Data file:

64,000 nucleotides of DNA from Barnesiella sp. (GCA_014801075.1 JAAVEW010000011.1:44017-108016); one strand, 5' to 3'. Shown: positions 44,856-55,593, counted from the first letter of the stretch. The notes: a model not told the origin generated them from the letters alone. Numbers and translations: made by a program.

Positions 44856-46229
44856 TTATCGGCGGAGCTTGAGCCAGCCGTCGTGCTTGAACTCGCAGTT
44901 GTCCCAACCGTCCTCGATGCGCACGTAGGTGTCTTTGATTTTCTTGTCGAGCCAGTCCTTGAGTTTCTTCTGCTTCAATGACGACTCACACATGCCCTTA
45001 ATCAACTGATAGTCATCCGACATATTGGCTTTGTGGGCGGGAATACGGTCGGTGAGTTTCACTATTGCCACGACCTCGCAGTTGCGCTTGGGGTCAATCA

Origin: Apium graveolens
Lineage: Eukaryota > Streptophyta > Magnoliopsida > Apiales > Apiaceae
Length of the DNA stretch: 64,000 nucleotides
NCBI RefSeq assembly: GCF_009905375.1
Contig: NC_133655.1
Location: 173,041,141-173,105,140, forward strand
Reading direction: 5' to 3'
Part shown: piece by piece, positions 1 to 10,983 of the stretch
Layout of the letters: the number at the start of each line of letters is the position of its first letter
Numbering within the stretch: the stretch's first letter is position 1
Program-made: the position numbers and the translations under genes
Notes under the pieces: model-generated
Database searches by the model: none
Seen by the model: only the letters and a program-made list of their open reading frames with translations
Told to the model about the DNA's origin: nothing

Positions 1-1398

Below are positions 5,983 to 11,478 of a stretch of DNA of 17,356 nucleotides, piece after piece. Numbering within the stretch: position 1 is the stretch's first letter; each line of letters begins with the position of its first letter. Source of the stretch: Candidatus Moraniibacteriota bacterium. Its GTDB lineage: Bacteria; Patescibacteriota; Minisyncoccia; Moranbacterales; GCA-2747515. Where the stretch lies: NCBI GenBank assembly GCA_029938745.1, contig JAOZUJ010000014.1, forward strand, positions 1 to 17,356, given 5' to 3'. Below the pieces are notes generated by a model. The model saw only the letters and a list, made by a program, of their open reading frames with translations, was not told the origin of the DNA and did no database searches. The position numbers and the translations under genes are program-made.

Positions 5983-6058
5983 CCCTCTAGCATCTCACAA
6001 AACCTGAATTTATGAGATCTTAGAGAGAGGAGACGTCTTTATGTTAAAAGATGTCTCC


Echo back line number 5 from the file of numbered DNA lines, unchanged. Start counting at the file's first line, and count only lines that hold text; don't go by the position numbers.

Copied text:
45001 ATCAACTGATAGTCATCCGACATATTGGCTTTGTGGGCGGGAATACGGTCGGTGAGTTTCACTATTGCCACGACCTCGCAGTTGCGCTTGGGGTCAATCA